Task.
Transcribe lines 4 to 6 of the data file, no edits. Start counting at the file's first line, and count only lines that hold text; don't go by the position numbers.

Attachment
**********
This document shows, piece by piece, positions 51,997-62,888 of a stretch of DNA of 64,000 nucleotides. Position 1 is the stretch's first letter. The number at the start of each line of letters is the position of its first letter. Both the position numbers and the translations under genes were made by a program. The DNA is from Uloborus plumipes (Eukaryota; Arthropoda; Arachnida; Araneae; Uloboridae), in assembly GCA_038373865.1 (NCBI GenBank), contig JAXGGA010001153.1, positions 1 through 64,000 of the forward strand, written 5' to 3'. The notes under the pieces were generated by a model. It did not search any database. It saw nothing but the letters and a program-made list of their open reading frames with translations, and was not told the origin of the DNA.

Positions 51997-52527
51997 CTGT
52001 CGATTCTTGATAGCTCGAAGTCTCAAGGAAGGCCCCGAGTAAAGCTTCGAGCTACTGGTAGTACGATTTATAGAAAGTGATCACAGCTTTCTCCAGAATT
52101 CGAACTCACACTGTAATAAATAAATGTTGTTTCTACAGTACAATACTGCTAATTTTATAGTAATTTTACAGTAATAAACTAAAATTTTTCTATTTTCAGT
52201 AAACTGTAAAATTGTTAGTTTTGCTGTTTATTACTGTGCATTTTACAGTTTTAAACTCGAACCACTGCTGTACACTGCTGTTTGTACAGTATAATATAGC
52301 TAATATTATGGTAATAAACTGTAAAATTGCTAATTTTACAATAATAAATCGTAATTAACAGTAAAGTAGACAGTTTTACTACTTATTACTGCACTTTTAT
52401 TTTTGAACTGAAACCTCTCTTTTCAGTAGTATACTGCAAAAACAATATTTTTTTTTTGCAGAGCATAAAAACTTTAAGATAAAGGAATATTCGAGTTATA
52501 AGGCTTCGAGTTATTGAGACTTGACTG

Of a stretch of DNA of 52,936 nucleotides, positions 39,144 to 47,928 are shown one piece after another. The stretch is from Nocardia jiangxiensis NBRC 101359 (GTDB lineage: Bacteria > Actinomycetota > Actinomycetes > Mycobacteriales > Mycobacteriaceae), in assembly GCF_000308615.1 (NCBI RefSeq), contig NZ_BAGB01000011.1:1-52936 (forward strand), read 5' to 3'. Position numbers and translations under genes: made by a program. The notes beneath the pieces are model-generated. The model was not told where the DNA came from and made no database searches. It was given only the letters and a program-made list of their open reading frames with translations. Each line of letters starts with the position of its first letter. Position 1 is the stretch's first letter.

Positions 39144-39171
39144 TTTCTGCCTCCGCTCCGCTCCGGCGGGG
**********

52001 CGATTCTTGATAGCTCGAAGTCTCAAGGAAGGCCCCGAGTAAAGCTTCGAGCTACTGGTAGTACGATTTATAGAAAGTGATCACAGCTTTCTCCAGAATT
52101 CGAACTCACACTGTAATAAATAAATGTTGTTTCTACAGTACAATACTGCTAATTTTATAGTAATTTTACAGTAATAAACTAAAATTTTTCTATTTTCAGT
52201 AAACTGTAAAATTGTTAGTTTTGCTGTTTATTACTGTGCATTTTACAGTTTTAAACTCGAACCACTGCTGTACACTGCTGTTTGTACAGTATAATATAGC